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Transcript of Macbeth
James 1 became King of Scotland in 1567 at 13 months old. He became King of England and Ireland as well in 1603 and ruled all three countries until 1625.
Regicide was considered a force of the demonic.
killing of a king.
Shakespeare wrote the play for the king, who had written a book on witchcraft and who was Scottish. (The play has witches and a central character that is Scottish.)
The play is very concerned with the effects of regicide: the
James 1 believed very strongly in the Divine Right of Kings, which was an Elizabethan belief that God selected a monarch for the throne.
Shakespeare took the skeletal outline of Macbeth from Holinshed's Chronicles and these historical annals do record that Scotland was ruled by a King Macbeth between 1034 and 1037 AD and that he succeeded to the throne after the assassination of King Duncan.
Macbeth was written around 1606 for King James, who was monarch of England at that time.
Returning to his castle, Macbeth allows himself to be persuaded and directed by his ambitious wife, who realizes that regicide—the murder of the king—is the quickest way to achieve the destiny that her husband has been promised.
Set in medieval Scotland and partly based on a true historical account, Macbeth charts the bloody rise to power and tragic downfall of the warrior Macbeth.
Already a successful soldier in the army of King Duncan, Macbeth is informed by Three Witches that he is to become king. As part of the same prophecy, the Witches predict that future Scottish kings will be descended not from Macbeth but from his fellow army captain, Banquo.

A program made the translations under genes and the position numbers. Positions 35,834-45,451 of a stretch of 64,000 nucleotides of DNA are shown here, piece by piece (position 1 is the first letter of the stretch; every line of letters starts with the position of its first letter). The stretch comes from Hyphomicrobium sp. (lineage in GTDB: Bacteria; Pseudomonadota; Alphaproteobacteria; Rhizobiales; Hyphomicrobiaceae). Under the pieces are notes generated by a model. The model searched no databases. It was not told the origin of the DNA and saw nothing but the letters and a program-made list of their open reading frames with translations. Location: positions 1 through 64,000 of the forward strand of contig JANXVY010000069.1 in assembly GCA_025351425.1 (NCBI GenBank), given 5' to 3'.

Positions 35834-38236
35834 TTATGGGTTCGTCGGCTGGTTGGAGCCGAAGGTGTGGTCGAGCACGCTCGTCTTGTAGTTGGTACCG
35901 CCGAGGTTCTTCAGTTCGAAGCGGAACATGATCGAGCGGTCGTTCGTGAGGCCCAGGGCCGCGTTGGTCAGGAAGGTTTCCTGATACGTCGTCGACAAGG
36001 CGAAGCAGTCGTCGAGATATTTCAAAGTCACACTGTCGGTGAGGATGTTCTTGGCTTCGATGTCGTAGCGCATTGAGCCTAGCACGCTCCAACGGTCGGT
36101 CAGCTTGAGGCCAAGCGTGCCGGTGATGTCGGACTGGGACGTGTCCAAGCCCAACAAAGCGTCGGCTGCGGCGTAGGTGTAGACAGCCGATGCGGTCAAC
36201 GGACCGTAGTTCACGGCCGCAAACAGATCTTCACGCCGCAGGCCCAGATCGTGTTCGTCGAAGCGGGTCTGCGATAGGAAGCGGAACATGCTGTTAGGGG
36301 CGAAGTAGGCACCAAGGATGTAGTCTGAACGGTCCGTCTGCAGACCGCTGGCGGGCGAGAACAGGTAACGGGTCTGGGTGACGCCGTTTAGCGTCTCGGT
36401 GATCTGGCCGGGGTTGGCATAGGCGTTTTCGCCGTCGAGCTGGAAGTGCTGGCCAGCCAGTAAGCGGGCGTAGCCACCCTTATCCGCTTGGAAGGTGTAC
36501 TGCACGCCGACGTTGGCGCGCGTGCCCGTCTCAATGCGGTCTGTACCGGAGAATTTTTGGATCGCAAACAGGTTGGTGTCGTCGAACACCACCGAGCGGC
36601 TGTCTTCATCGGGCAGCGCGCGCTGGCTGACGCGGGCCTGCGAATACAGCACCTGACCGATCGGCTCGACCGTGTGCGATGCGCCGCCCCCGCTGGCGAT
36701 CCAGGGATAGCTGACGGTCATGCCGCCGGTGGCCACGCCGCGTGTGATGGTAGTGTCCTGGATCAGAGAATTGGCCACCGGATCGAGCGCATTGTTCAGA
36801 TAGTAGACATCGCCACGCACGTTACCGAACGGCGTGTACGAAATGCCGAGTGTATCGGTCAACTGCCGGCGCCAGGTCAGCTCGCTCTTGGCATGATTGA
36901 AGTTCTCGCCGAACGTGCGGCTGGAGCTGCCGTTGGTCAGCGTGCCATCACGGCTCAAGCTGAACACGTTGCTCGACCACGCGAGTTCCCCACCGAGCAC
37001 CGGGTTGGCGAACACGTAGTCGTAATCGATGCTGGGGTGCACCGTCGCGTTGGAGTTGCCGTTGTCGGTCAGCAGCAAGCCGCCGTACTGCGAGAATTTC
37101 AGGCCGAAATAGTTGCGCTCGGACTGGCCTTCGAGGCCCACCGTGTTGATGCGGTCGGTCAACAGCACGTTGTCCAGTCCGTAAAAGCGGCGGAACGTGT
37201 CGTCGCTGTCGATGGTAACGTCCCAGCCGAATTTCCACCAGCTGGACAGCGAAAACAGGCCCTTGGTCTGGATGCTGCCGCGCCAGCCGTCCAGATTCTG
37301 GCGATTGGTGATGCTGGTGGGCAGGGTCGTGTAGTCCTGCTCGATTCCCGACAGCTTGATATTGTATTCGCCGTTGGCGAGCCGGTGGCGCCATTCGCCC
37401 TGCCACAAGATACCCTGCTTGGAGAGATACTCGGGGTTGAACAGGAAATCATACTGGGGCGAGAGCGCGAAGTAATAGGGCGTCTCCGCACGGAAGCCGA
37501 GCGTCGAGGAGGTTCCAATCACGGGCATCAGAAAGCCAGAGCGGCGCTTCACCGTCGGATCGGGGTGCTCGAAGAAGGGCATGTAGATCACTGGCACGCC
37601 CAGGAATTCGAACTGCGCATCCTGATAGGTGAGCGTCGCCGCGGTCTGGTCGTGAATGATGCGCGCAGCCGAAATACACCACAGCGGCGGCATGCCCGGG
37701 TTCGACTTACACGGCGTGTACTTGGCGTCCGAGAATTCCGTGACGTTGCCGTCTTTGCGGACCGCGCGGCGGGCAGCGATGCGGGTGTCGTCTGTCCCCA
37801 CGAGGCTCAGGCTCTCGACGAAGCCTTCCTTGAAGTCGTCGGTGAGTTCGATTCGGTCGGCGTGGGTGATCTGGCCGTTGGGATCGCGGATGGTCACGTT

Although initially prepared to wait for Fate to take its course, Macbeth is stung by ambition and confusion when King Duncan nominates his son Malcolm as his heir.
Macbeth - Thane of Cawdor and the protagonist of the play, the witches prophecy leads him to murder and treason.
Lady Macbeth - Wife of Macbeth, her ambition is overwhelming and she encourages her husband to commit murder
Macduff: A thane of Scotland who discovers the murdered king. He is one of the first to suspect Macbeth's part in the murder. He seeks revenge on Macbeth when his wife and children are killed by his order.
The Witches: Three agents of Fate who reveal the truth (or part of it) to Macbeth and Banquo and who later appear to confirm the downfall and tragic destiny of the tyrannical Macbeth.
Duncan: the honoured and popular king of Scotland, his decision to pass the throne to his son Malcolm provokes his untimely death by the hands of Macbeth
Banquo - A fellow captain and friend of Macbeth, the witches prophecy says that his children will be kings of Scotland and this leads to his ultimate downfall at the hands of his friend.
Donalbain and Malcolm: King Duncan's two sons who flee from Scotland for fear of being blamed of their father's murder.
The main theme within 'Macbeth' is how ambition can corrupt if unchecked by moral restraints. This theme is expressed through the two characters of Macbeth and Lady Macbeth. They are driven by their desire for power and ultimately meet their demise because of it.
The relationship between Masculinity and Cruelty is explored in the play. Lady Macbeth encourages her husband to kill Duncan by bringing his manhood into question. However, female characters show abject cruelty within the action of the play.
A final theme which is explored in the play is the difference between kingship and tyranny. Duncan is referred to as a king while Macbeth soon becomes known as a tyrant.
Hallucinations recur throughout the play and serve to enforce the Macbeths feelings of guilt over their murderous actions.
Violence is a key elements of the play although most of the murders occur offstage.
Prophecy sets the action of the play into motion. all of the prophecies are fulfilled by the close of the play. but is it the work of fate or are they self-fulfilling?
Blood is everywhere in Macbeth. It symbolises guilt which sits like a permanent stain on the conscience of Macbeth and Lady Macbeth.
Macbeth’s murder spree is accompanied by a number of unnatural occurrences in the weather. From the thunder and lightning that accompany the witches’ appearances to the terrible storms that rage on the night of Duncan’s murder, these violations of the natural order reflect corruption in the moral and political orders